Thursday, April 10, 2008

Reasons to doubt the Conservative halt to the MDA sale

There are reasons to suspect that the halting of the MDA sale, which must now go through a 30 day period in which the company(s) can make submissions to Minister Prentice, may yet prove to be all about political posturing. There are the company's protestations, evident this afternoon in this Globe article that the sale may proceed. There are compromise scenarios being suggested that include Canada retaining ownership of the Radarsat-2 satellite but the U.S. firm being able to "use and sell the data." Or, conversely, allowing Canada to access the data after the sale. If a compromise were to be along these lines, you can see how they would amount to a retention of the satellite's abilities in the name of sovereignty which would really, practically, be a sell out. So we'll stay tuned on whether some kind of compromise like this is what actually results.

And the individuals representing MDA here are worth our taking note of at this moment. They have significant personal connections to Stephen Harper:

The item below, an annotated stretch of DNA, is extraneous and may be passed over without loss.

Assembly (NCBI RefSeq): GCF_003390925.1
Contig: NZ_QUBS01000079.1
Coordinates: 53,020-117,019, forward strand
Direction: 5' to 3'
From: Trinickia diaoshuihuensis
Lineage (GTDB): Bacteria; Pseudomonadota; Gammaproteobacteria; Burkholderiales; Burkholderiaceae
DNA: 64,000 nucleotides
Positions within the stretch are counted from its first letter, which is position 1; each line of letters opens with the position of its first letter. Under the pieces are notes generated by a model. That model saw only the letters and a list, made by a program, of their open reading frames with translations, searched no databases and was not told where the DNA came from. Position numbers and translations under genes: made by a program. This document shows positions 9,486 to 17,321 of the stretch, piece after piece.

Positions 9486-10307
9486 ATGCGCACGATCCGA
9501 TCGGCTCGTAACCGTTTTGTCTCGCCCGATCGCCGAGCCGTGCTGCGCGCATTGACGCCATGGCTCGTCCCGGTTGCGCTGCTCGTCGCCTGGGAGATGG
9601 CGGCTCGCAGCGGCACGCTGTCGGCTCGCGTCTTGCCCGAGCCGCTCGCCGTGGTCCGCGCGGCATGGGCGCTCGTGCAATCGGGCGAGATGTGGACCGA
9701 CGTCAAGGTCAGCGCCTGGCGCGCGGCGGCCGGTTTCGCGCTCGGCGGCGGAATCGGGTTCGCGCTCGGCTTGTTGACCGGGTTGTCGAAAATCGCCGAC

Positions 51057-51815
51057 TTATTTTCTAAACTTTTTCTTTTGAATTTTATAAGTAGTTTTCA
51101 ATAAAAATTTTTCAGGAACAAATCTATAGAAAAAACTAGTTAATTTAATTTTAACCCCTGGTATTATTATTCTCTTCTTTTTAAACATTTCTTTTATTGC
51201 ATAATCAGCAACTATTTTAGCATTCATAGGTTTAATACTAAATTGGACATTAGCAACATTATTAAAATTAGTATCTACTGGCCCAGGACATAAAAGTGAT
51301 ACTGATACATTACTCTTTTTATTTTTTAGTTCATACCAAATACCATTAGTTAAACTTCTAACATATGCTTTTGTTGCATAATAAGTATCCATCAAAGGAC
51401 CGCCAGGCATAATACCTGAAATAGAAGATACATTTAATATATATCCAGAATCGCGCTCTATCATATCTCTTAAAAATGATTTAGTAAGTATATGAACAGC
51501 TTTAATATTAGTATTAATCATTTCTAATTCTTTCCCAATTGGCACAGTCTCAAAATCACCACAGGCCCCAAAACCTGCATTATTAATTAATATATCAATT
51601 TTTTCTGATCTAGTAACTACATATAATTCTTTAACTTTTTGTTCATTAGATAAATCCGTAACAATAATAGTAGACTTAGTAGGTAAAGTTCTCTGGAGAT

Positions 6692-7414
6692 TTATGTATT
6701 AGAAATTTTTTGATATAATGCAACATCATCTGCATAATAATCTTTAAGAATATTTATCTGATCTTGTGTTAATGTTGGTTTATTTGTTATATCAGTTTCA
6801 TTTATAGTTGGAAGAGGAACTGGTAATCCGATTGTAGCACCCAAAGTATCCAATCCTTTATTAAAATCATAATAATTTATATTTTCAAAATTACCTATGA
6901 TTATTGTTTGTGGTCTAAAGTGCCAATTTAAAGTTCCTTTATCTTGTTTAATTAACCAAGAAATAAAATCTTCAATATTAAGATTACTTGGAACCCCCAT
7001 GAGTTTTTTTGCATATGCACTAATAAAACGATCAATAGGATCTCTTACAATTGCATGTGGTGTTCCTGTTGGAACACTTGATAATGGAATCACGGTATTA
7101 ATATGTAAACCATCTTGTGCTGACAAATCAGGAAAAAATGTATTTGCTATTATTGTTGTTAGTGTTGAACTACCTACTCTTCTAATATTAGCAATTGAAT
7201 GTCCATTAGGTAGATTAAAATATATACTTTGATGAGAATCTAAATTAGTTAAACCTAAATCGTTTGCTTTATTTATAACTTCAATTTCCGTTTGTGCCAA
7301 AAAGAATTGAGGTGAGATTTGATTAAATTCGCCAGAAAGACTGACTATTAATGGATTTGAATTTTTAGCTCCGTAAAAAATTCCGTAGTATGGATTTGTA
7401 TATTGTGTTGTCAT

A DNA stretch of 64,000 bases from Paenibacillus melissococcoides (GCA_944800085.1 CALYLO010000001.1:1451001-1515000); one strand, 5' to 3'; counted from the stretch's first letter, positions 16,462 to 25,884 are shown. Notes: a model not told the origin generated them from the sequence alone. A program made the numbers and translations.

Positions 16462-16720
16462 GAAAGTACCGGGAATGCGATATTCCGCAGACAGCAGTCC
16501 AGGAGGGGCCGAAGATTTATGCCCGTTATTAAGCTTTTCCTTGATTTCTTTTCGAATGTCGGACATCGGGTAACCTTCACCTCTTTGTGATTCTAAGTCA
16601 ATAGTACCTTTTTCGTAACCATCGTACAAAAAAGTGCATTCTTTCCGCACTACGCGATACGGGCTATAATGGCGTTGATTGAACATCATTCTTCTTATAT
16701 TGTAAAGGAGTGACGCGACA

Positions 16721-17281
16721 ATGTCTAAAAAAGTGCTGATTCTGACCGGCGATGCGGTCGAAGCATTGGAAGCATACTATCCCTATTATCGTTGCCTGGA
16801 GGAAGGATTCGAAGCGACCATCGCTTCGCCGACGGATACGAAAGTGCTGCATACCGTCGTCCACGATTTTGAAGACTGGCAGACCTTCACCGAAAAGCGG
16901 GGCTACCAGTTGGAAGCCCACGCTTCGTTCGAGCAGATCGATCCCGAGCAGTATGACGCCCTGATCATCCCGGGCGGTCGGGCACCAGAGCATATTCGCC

Alliant, which builds rocket engines and other space systems as well as cluster bombs and depleted uranium shells, has turned to Emanuel "Manny" Montenegrino to represent the firm. Mr. Montenegrino is an Ottawa lobbyist, lawyer and political fundraiser who has in the recent past represented prominent Conservatives in legal matters, including Prime Minister Stephen Harper.
Mr. Prentice also admitted during a Commons committee hearing on Thursday that one of his staff members met with MDA's head of government relations, Phil Murphy, who until 2005 had served as Mr. Harper's chief of staff. (emphasis added)
So while the Conservatives are getting great political mileage on the issue at the moment, it may yet prove to be a sham.

(Thanks to a reader for pointing out one of the Conservative political connections here).